Some of Steve Bannon's disciples online promised a revolution if he was terminated, another periodical said Trump was ”kicking the hornet’s nest” by firing Bannon. The New Yorker said that Trump firing Bannon isn't going to save his presidency; which is what Bannon was always supposed to be there for, whether it was saving the campaign with Russian bots or "time to go to the mattresses.” The New Yorker:
 

Far from being a ventriloquist’s dummy, Trump is a headstrong lone operator, and he strenuously resists any efforts to constrain or direct him. For a time, Bannon was useful to him because he had the instincts of a political brawler and the ability to convert rabble-rousing rhetoric into something that could be presented to the gullible as a semi-coherent political philosophy. But now that Bannon has departed, there is absolutely no reason to suppose that the President will change his ways. Trump is Trump is Trump. That is how it has always been. That is how it always will be.

If Trump is hoping that Bannon’s departure will ease the political pressure on him, he is certain to be disappointed. Three months ago, it might have had some impact, but today the focus is firmly on the President himself, and whether he can repair any of the enormous damage that he has done to himself, and to the country, with his loathsome response to the tragic events in Charlottesville.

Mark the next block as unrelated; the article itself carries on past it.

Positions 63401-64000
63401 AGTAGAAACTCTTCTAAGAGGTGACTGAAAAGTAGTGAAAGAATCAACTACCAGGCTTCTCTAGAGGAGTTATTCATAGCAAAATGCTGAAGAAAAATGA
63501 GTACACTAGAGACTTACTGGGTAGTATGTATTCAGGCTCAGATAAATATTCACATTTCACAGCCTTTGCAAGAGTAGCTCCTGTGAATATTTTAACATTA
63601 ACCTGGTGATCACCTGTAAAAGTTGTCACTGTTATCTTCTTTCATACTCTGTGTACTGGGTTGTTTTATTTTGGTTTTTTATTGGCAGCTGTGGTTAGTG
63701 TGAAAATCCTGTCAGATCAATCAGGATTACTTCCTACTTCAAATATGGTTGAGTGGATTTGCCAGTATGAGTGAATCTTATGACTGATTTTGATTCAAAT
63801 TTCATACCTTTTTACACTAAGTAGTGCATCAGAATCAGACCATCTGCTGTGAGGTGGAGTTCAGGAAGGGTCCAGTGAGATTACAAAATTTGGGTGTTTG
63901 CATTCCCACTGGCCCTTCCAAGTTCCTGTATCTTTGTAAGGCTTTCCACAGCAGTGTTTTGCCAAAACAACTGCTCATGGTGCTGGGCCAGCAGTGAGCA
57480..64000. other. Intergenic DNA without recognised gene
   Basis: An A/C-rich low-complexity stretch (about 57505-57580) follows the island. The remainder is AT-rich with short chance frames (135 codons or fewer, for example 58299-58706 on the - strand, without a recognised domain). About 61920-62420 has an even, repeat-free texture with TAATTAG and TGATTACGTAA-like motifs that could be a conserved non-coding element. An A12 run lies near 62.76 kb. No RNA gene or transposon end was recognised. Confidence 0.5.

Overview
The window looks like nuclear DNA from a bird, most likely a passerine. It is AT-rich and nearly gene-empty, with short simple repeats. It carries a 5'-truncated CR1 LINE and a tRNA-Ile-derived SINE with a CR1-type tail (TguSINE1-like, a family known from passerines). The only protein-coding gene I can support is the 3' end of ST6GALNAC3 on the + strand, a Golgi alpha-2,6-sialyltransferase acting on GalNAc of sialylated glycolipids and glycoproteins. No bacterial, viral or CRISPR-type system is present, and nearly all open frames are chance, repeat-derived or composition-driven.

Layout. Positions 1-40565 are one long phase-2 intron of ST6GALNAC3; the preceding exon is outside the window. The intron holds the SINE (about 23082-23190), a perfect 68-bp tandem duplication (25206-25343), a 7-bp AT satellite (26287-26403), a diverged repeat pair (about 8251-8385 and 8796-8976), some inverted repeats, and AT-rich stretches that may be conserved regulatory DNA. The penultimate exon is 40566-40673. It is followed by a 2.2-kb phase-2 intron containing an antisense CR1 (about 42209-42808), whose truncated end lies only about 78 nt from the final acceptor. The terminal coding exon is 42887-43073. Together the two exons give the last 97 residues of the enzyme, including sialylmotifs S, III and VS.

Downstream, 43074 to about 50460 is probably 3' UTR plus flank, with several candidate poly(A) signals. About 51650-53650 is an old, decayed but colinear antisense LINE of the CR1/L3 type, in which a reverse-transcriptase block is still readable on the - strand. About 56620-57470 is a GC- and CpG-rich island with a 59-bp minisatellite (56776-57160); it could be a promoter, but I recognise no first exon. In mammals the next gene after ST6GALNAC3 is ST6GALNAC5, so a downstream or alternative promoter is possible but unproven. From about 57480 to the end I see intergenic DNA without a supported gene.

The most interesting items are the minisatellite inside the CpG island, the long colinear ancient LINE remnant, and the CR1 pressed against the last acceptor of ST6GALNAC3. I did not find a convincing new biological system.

After all is said and done, Bannon was just another political operative,albeit one with some grand ambitions and extreme views. Trump is the head of state, and, as Mitt Romney pointed out in a Facebook post on Friday morning, he owes it to the nation to say sorry for his appalling behavior. “He should address the American people, acknowledge that he was wrong, apologize,” Romney wrote. And once and for all, he must definitively repudiate the support of David Duke and his ilk and call for every American to banish racists and haters from any and every association.”
 

Be that as it may, Bannon's departure does signify a turning point for Trump, his siding for the first time with the GOP establiishment of the Mercers and Rupert Murdoch that he ran on a platform of eschewing as the Great Populist President.RawStory:

The evidence of the Republicans’ big-money wing being pleased by Bannon’s leaving could be seen immediately, as the Dow Jones Industrial Average gained 60 points in the first 20 minutes after the announcement. There were numerous reports in recent days that Bannon was on the way out, especially after Trump dined with Fox News owner Rupert Murdoch in New York City recently and Murdoch said he had to go. The president reportedly vented about Bannon instead of defending his strategist.

But there’s more to this than the daily White House soap opera. Bannon was not just an idea person who encouraged Trump to stand with white supremacists in Charlottesville and deride those seeking to take down monuments celebrating slavery’s defenders. He was also an economic nationalist who saw China as a foe, not the friend to help defuse the North Korea crisis (in exchange for easing up on his tough talk on trade). Bannon wanted to raise income taxes on the very rich—stands cut from the same nativist cloth that was Trump’s bridge to the Tea Party, Freedom Caucus and Rust Belt voters.

Whether Trump’s White House can join the pro-corporate GOP mainstream is anybody’s guess. Trump’s association with Bannon, who became campaign CEO when Trump was down by double digits and who pushed Trump to hold more rallies and step up the attacks on Hillary Clinton, represented a bond between two men who clearly share instincts and values. Trump’s firing of Bannon is likely to haunt the White House. As ex-President Lyndon Johnson famously said of infamous FBI director J. Edgar Hoover, “It’s probably better to have him inside the tent pissing out, than outside the tent pissing in.”

Truer words were never spoken.